The Bureau: Series 2 (aka Le Bureau des Légendes) review by Adrijan Arsovski - Cinema Paradiso
The Bureau: Series 2 continues to follow Malotru’s (played by Mathieu Kassovitz) rise to Deputy Director of the DSGE four months after the events in series 1 have wrapped. Now, his mission is to take down a French extremist who has recently joined the ranks of Isis and acts as a top executioner in this para-militant organization. Plus, Nadia (played by Zineb Triski) is now a prisoner in Syria and her life gets worse with each upcoming day. As the political currents in Syria continue to deteriorate at a steady pacing, Malotru has no other choice but to make a deal with CIA in order to free Nadia.
On the other side of the spectrum, Marina (portrayed by Sara Giraudeau) start with her covert mission in Iran, where she must get closer to a young and wealthy Iranian to recruit a certain asset. Soon, Malotru and Marina’s missions will intertwine and will put them in dangers from which there would be seemingly a no easy way out.
Further, The Bureau: Series 1 made the most out of introducing the audience with the world of none other than agent Malotru, and the second installment follows up this pattern nicely. Series 2 continues where the first one left off, delving deep into ransoms, kidnappings, covert ops, and all the stuff that belongs to the not-so-distant world of international terrorism acts.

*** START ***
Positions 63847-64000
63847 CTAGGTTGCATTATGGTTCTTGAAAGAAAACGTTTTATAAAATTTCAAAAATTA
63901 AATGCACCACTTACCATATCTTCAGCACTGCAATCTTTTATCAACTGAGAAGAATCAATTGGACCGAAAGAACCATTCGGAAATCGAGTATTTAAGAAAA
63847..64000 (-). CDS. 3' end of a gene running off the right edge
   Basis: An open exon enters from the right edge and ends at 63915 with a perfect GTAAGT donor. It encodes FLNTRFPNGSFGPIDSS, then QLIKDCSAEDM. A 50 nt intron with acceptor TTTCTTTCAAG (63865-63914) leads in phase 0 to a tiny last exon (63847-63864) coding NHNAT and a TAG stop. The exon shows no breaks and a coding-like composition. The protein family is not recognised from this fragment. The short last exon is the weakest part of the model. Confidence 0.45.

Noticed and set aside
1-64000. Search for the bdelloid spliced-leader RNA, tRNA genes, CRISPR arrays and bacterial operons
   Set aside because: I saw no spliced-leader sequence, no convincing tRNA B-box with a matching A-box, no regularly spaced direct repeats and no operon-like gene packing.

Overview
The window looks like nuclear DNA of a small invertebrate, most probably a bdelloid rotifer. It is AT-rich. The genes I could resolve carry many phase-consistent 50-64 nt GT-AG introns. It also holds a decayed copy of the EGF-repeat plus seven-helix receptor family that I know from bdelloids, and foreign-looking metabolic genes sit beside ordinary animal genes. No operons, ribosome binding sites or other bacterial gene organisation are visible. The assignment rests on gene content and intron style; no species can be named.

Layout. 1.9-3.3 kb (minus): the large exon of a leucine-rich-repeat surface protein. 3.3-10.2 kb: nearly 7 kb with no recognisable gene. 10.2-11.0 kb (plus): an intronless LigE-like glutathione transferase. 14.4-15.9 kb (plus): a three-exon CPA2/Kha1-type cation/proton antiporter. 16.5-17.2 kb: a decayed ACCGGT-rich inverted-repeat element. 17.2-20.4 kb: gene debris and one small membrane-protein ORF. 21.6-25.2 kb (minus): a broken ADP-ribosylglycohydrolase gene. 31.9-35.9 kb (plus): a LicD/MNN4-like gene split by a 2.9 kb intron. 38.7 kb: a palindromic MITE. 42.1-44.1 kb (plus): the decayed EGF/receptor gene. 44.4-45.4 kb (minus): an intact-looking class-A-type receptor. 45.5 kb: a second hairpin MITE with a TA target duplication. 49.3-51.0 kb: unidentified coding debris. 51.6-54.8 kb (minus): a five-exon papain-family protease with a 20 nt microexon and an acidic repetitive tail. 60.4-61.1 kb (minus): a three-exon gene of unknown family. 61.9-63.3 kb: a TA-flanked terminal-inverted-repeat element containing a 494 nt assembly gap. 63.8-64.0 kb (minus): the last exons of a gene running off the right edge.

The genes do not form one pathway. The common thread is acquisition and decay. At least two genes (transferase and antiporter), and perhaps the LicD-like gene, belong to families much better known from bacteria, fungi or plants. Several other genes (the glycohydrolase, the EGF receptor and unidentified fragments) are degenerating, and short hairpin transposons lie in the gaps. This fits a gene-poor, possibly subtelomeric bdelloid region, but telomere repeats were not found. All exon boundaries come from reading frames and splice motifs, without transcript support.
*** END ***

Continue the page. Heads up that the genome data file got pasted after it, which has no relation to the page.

Additionally, now Malotru has more authority and respect among his comrades, which was he fought so hard to earn and was one of the more glaring themes in the first series. Despite his promotion however, Malotru is as determined and ambitious as he was last year, mostly owed to his strong demeanor and ironclad character that builds even more momentum in Series 2. And whilst this may sound to some as a re-thread of the previous series, The Bureau: Series 2 is anything but that.
Finally, the series is not just pulling out character traits and randomly assigning these traits to produce Bond-like spies; it’s rather a very honest take of how real people would act in the circumstances when they’re pressed back to a wall. Malotru has a real personality (also having something to do with Mathieu Kassovitz’s splendid acting) who wants to see his mission succeed – but not at a cost that would jeopardize his closest friends, colleagues, and family.
To conclude, The Bureau: Series 2 is engaging, poignant, thought-provoking and everything that a contemporary espionage series should be, and more. And not only that, but the writing does not feel like fiction in the least, which is a staple on how dedicated the people who made the series are. Hollywood, feel free to take notes.